November 29, 2023

G.M. to Resume Production in Shreveport, La., as Others Assess Situation

But the automaker also cautioned that other plants could have some down time in the weeks ahead.

Meanwhile, the Ford Motor Company and the Chrysler Group each said they were restricting dealer orders for some vehicles in certain metallic colors — mostly reds and blacks — because a Japanese plant that supplies a pigment used in their paint is expected to be closed for at least a month.

The G.M. plant, which employs 925 in Shreveport, La., was the first site in the United States where vehicle assembly was halted as a result of the March 11 earthquake and tsunami. G.M. also temporarily laid off 59 people at an engine plant near Buffalo.

G.M. executives declined to say whether they had obtained more of the unspecified part that had caused the shutdown. The Shreveport plant makes the Chevrolet Colorado and GMC Canyon, two of G.M.’s slower-selling trucks.

“We have enough material to operate, so we’re resuming production,” Kim Carpenter, a G.M. spokeswoman, said.

G.M. said its North American operations would be fully operational as of Monday — for now, at least.

“We are constantly assessing the situation and anticipating adjustments in our plants around the world as needed,” G.M. said in a statement.

“These adjustments may include optimizing the usage of parts that are — or will be — in short supply, modifications to manufacturing schedules and temporary suspensions of production.”

Chrysler told dealers on Friday that it would limit orders for vehicles in 10 colors, including “blackberry pearl,” “deep cherry red” and “rugged brown.”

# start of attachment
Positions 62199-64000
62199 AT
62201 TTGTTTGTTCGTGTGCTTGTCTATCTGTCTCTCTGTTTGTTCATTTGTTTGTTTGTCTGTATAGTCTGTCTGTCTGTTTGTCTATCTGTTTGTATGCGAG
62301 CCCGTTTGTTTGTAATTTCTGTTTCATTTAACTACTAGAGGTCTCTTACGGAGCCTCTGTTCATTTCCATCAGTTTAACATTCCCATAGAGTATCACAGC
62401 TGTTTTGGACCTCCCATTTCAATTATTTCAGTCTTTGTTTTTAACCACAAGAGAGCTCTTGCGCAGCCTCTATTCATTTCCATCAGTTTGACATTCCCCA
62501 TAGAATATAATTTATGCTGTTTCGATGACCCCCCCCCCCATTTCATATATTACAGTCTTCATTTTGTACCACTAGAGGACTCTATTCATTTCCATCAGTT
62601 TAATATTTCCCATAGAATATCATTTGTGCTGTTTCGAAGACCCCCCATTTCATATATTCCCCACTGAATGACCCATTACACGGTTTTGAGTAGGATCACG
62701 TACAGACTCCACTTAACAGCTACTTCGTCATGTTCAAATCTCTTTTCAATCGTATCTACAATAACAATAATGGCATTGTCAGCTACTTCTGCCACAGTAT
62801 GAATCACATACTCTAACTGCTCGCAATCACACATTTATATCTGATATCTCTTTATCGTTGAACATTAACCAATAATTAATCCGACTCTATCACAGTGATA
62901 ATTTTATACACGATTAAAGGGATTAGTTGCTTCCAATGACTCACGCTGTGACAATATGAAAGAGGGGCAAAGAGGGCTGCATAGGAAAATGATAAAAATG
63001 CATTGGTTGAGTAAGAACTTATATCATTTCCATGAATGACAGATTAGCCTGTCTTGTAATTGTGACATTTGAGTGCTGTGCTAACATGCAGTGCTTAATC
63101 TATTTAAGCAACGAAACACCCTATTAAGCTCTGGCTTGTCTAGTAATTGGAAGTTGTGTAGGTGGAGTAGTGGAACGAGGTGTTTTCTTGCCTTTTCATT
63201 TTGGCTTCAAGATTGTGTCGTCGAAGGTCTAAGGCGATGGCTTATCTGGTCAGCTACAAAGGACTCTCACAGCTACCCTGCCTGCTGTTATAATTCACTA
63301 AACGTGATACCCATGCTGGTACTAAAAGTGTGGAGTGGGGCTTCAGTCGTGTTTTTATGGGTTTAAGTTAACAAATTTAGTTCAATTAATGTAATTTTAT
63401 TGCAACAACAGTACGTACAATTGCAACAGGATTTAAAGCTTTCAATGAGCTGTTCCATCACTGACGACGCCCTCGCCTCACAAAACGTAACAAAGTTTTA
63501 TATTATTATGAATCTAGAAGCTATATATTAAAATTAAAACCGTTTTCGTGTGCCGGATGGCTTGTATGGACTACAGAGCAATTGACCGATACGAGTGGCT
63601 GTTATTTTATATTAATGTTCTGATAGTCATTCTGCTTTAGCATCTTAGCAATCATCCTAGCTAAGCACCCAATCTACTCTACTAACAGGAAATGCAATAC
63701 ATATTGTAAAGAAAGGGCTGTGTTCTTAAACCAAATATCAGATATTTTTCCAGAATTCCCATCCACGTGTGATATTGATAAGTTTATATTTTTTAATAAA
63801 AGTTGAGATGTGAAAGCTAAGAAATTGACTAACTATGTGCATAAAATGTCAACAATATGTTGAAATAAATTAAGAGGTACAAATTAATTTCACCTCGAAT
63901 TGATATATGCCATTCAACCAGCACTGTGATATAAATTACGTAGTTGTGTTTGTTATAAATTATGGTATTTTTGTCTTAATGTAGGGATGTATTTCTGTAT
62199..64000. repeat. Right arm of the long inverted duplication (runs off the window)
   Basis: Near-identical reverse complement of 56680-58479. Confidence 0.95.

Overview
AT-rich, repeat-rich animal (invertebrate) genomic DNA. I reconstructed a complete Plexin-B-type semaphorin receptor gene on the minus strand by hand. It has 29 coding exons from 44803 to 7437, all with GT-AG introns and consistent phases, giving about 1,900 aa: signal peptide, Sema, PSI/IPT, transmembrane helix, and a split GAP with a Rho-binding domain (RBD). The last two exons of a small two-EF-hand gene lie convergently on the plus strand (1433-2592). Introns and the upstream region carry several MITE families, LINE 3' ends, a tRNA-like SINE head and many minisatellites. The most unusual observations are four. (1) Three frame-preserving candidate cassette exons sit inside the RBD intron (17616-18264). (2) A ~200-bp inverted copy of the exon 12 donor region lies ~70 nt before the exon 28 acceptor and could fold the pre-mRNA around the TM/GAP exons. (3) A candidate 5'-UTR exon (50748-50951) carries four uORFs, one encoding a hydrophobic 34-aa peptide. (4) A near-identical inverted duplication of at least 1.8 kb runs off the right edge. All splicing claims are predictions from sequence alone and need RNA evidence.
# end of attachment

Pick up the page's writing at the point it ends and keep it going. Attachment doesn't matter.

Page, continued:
The colors contain a pigment called Xirallic, which is made by the German chemical company Merck at a plant that has been shut because it is close to the crippled Fukushima Daiichi nuclear plant.

“We anticipate that we currently have adequate days’ supply to meet existing customer orders and are taking this step as a precautionary measure,” Katie Hepler, a Chrysler spokeswoman, said. “At this time we do not anticipate any production impacts as a result of this action.”

Ford told its dealers on Thursday that it was limiting orders for vehicles in “tuxedo black” and three red hues.

“We do not anticipate a loss of production at this time, as a result of this situation,” Ken Czubay, Ford’s vice president for United States sales, marketing and service, wrote in a memo to dealers.

G.M. declined to say whether the pigment shortage would affect availability of its vehicles.

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